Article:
At issue is how to erase a $10 billion deficit for the year beginning July 1, the remnant of a $26 billion budget gap the state faced in January. Spending cuts passed in March and better-than-projected revenue narrowed the shortfall. Without a budget, the biggest issuer of municipal debt in the U.S. is unable to borrow on Wall Street to pay bills.
Brown, a 73-year-old Democrat, took office in January on a promise to use his decades of political experience and legislative acumen to correct the state’s fiscal ills. Just four Republican legislators are keeping Brown and Democrats from the two-thirds majority vote needed to decide tax measures.
“Brown can bring wisdom and experience to the table, but he cannot change basic arithmetic,” said Jack Pitney, who teaches political science at Claremont McKenna College in Claremont, California. “To balance the budget, politicians either have to cut spending or raise taxes, which they hate to do.”
Brown wants to extend temporarily more than $9 billion of tax and fee increases expiring June 30 until he can ask voters to retain them in a statewide ballot. If the taxes are allowed to run out, Brown would need to ask lawmakers and voters to increase taxes, not just preserve existing ones. Both the so- called bridge tax and the ballot measure need a two-thirds vote of the legislature.
Without the tax revenue, Brown has warned the state faces deeper cuts to schools and public safety. Late last week he said he’s holding out hope that a deal can be reached, though he indicated it could take a “few weeks.”
“I’m not giving up,” Brown told reporters in San Francisco on June 23. “I’m going to keep working until we get those tax extensions. And we will get them, one way or the other.”
Republicans say they won’t agree to temporarily extend the taxes, and will only approve a statewide ballot measure if Democrats agree to additional referendums on curbing public employee pensions, business and environmental regulations and a new cap on state spending.
“His plan to pick off Republicans has failed,” said Assembly Republican Leader Connie Conway.
Democrats on June 15 sent Brown a budget without the tax revenue, filling the gap with one-time accounting maneuvers such as delaying for three months money promised to schools and counting on rosy revenue projections. Brown vetoed the plan the following day, saying it employed the kind of gimmicks and accounting maneuvers he promised he wouldn’t use.
Controller John Chiang then ruled that lawmakers will permanently forfeit their salaries, along with $142 a day in expenses, until they send Brown a properly balanced budget, a penalty set in a ballot proposition approved by voters in November. If that doesn’t happen by June 30, their next payday, they’ll get a check for only half the month, he said.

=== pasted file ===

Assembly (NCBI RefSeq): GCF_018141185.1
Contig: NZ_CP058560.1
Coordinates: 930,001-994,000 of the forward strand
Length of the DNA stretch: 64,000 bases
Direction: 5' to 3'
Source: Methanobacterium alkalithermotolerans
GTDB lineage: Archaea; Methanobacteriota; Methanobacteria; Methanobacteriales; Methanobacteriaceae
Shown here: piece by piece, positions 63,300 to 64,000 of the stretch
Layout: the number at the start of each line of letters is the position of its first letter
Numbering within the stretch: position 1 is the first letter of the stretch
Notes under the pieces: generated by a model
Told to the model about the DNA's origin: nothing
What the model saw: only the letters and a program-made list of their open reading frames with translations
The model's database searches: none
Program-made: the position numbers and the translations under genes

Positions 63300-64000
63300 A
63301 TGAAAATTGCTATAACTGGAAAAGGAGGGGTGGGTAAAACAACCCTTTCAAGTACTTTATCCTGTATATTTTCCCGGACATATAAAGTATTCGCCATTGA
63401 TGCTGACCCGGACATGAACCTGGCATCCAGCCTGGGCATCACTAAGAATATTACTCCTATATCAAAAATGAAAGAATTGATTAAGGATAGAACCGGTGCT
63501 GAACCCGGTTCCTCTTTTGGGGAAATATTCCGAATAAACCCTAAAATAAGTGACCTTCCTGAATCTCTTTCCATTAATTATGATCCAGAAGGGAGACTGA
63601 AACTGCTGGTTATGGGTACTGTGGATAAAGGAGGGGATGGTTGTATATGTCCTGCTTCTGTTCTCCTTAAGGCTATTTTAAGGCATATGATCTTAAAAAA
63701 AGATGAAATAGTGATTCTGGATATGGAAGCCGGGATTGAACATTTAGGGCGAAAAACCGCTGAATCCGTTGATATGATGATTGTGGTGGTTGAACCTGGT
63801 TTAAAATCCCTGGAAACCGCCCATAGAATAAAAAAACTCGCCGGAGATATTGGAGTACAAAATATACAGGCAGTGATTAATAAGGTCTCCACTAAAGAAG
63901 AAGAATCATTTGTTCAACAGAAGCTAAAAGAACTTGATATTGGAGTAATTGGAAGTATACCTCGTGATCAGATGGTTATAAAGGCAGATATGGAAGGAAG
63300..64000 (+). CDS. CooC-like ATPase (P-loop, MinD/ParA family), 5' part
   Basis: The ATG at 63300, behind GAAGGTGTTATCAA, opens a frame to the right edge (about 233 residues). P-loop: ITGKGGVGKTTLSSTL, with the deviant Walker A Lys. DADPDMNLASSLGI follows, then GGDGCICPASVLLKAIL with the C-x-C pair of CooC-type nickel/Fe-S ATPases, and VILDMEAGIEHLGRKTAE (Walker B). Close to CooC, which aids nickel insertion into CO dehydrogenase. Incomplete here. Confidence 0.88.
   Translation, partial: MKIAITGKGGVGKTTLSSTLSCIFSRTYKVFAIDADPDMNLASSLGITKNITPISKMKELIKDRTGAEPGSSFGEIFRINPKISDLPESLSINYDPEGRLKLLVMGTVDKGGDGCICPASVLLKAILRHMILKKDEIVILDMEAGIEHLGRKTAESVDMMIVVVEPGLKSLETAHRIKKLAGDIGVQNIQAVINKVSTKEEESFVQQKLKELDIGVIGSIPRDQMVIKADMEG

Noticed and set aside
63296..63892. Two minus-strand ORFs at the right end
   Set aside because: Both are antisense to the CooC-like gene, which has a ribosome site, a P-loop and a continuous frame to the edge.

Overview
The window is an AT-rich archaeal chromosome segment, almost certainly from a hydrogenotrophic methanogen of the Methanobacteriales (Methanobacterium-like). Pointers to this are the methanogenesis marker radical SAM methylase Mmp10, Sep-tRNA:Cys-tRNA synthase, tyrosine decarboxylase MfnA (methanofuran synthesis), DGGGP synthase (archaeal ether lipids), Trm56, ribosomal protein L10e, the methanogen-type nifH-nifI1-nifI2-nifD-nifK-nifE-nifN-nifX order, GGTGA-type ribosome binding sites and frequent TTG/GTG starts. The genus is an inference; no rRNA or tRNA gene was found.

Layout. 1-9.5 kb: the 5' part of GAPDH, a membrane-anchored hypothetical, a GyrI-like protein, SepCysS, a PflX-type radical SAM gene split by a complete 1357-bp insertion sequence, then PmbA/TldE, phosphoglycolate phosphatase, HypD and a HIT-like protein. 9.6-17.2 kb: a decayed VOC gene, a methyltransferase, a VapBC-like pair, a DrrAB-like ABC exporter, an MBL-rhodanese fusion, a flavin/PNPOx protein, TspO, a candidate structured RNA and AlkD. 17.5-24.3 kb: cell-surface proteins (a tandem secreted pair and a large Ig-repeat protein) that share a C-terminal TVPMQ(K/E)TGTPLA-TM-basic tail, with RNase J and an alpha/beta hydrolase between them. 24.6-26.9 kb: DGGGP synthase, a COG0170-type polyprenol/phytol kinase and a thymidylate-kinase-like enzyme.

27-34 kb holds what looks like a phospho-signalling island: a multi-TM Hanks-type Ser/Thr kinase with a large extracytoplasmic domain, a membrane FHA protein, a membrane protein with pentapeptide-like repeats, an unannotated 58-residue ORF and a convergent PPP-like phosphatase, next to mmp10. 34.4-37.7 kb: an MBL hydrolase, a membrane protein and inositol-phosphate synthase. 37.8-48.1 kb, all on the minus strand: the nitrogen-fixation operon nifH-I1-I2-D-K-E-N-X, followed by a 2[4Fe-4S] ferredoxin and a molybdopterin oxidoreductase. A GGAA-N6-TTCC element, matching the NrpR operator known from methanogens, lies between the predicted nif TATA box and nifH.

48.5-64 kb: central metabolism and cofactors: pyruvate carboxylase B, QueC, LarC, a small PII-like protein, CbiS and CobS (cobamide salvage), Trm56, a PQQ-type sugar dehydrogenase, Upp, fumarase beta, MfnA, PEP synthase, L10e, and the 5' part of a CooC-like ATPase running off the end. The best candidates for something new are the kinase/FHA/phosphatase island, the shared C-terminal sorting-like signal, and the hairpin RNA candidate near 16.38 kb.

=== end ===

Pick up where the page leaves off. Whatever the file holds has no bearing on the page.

“The Chiang decision is a big cup of caffeine,” Pitney said. “It’s the political equivalent of a quad espresso. It’s waking politicians up and getting them very nervous. Negotiations will go faster than they would have otherwise, but they won’t be peaceful. Desperate politicians are not placid souls.”
Brown is also facing resistance from labor unions, traditional supporters of Democrats, over the pension reforms.
Republicans want a ballot measure that would dismantle the existing state pension system that guarantees benefit levels regardless of investment returns. Instead, they propose a hybrid that includes elements of a traditional defined-benefit plan and a 401(k) savings account, where recipients bear more of the investment risk.
“If Republicans want to do away with the pension systems and gut retirements to state workers and municipal workers as a permanent solution in exchange for the possibility of temporary tax extensions, then I don’t think that is something we would support,” said Steve Smith, a spokesman for the California Labor Federation.
California needs a budget in place in order to sell a projected $7 billion in revenue anticipation notes, or RANS, short-term municipal bonds the state offers annually when cash is low. The debt is repaid from later tax collections. Chiang says the state isn’t in dire need of cash yet, but a prolonged impasse could force him to issue IOUs to pay bills as he did in 2009.
Without a budget by July 1, the controller also can’t pay lawmakers and the more than 1,000 legislative workers and gubernatorial appointees. They would get any money owed once the spending plan is signed. Absent a spending plan, Chiang also can’t pay vendors who sell goods and services to the state and community colleges, health clinics, foster care parents, nursing homes and daycare centers that receive state subsidies.
Brown and Democrats are working to craft an alternative budget they could pass without Republican support.
When asked if the governor’s push tax extensions are dead, Senate President Pro Tem Darrell Steinberg told San Francisco’s KQED radio: “You know, I’ll leave it to the governor to announce the wake and the funeral services.”
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